Python3: Mutable, Immutable… everything is object!

Object Oriented Programming

Object

Class

>>> isinstance(1, object)
True
>>> isinstance(False, object)
True
def my_func():
return "hello"
>>> isinstance(my_func, object)
True
Standard compound data types

Type

>>> x = 42 
>>> typex
<class 'int'>
>>> y = 24.5
>>> type(y)
<class 'float'>
>>> def f(x):
... return (x+1)
...
>>> type(f)
<class 'function'>
>>> import math
>>> type(math)
<class 'module'>

Identity

>>> x = 1
>>> id(x)
10105088
>>> x = "Holberton"
>>> y = "Holberton"
>>> x == y
True
>>> x = "Holberton School"
>>> y = "Holberton School"
>>> x == y
True
>>> id(x)
139798528064800
>>> id(y)
139798528064872
>>> id(x) == id(y)
False
>>> x == y
True
>>> id(x) == id(y)
False
>>> x is y
False
>>> x = "Holberton School"
>>> z = x
>>> id(x)
139798528064944
>>> id(z)
139798528064944
>>> x == z
True

Mutable and Immutable Objects

Immutable objects

>>> x = 37598
>>> x
37598
>>> x = 37599
>>> x
37599
>>> x = 37598
>>> x
37598
>>> id(x)
139798529290128
>>> x = 37599
>>> x
37599
>>> id(x)
139798528694160
>>> my_tuple = (1, 2, 3)
>>> id(my_tuple)
139798528063096
>>> my_tuple = (3, 4, 5)
>>> id(my_tuple)
139798528064608
>>> my_tuple[0] = 'a new value'
Traceback (most recent call last):
File "<stdin>", line 1, in <module>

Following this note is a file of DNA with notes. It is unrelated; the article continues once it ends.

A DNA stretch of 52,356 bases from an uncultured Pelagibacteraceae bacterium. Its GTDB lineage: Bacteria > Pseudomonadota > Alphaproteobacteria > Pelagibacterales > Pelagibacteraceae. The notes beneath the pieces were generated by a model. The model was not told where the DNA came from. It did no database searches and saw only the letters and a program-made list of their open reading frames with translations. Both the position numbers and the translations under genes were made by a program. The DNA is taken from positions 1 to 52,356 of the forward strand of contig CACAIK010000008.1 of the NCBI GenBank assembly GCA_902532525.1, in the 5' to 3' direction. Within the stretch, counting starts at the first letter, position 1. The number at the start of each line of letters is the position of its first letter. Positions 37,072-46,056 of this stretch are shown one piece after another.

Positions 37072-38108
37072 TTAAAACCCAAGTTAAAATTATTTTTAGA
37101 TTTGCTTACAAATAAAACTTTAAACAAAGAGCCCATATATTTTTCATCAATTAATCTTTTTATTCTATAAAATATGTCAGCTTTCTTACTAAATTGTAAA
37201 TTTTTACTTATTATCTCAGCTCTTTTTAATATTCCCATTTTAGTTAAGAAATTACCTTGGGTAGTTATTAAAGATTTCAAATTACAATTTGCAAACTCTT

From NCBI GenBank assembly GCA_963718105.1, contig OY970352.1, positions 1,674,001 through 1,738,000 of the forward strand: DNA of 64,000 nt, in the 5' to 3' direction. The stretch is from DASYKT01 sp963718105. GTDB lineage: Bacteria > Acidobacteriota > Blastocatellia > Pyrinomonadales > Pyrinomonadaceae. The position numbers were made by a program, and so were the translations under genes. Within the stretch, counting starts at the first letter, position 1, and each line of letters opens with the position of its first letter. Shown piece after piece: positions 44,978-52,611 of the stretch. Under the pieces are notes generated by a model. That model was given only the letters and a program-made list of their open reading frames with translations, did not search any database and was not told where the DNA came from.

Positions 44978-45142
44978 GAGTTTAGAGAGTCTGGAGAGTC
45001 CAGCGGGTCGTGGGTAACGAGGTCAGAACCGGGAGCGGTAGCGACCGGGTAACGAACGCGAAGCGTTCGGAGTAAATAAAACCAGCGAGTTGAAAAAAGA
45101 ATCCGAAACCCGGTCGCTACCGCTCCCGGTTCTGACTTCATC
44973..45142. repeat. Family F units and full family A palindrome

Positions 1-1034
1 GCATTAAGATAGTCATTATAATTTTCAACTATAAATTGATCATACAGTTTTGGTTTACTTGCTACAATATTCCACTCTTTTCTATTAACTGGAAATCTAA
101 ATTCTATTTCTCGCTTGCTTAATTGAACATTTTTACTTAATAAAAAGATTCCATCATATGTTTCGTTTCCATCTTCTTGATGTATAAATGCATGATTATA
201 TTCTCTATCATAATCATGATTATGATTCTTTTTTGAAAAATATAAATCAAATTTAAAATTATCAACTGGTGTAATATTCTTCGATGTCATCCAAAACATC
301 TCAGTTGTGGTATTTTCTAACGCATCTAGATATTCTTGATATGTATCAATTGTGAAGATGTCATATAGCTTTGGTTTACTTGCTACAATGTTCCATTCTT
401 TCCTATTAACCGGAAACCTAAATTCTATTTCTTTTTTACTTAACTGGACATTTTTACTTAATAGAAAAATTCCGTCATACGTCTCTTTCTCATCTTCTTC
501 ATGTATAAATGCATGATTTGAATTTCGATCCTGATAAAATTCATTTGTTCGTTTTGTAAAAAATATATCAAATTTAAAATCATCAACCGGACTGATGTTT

TypeError: 'tuple' object does not support item assignment

Mutable Objects

>>> my_list = [1, 2, 3]
>>> my_list[0] = 'new value'
>>> my_list
['new value', 2, 3]
>>> my_list = [1, 2, 3]
>>> id(my_list)
139798488481416
>>> my_list
[1, 2, 3]
>>> my_list[0] = 'new value'
>>> id(my_list)
139798488481416
>>> my_list
['new value', 2, 3]
>>> x = y = [1, 2]
>>> x is y
True
>>> id(x)
139798488480520
>>> id(y)
139798488480520
>>> id(x) == id(y)
True
>>> x.append(3)
>>> x
[1, 2, 3]
>>> y
[1, 2, 3]
>>> id(x)
139798488480520
>>> id(y)
139798488480520

Why is it important and how does Python handle mutable and immutable objects?

>>> my_list = [(1, 1), 2, 3]
>>> my_tuple = ([1, 1], 2, 3)
>>> type(my_list)
<class 'list'>
>>> type(my_list[0])
<class 'tuple'>
>>> type(my_tuple)
<class 'tuple'>
>>> type(my_tuple[0])
<class 'list'>
>>> my_list[0][0] = 'Changed!'    (1)
>>> my_tuple[0][0] = 'Changed!' (2)
>>> my_list[0][0] = 'Changed!'
Traceback (most recent call last):
File "<stdin>", line 1, in <module>
TypeError: 'tuple' object does not support item assignment
>>> my_tuple = ([1, 1], 2, 3)
>>> id(my_tuple)
139798528063096
>>> type(my_tuple[0])
<class 'list'>
>>> id(my_tuple[0])
139798520723336
>>> my_tuple[0][0] = 'Changed!'
>>> id(my_tuple)
139798528063096
>>> id(my_tuple[0])
139798520723336
>>> my_tuple
(['Changed!', 1], 2, 3)

How arguments are passed to functions and what does that imply for mutable and immutable objects

>>> def increment(n):
... n += 1
...
>>> a = 9
>>> increment(a)
>>> a
9

>>> def increment(l):
... l += [4]
...
>>> l = [1, 2, 3]
>>> increment(l)
>>> l
[1, 2, 3, 4]

Preallocation in Python

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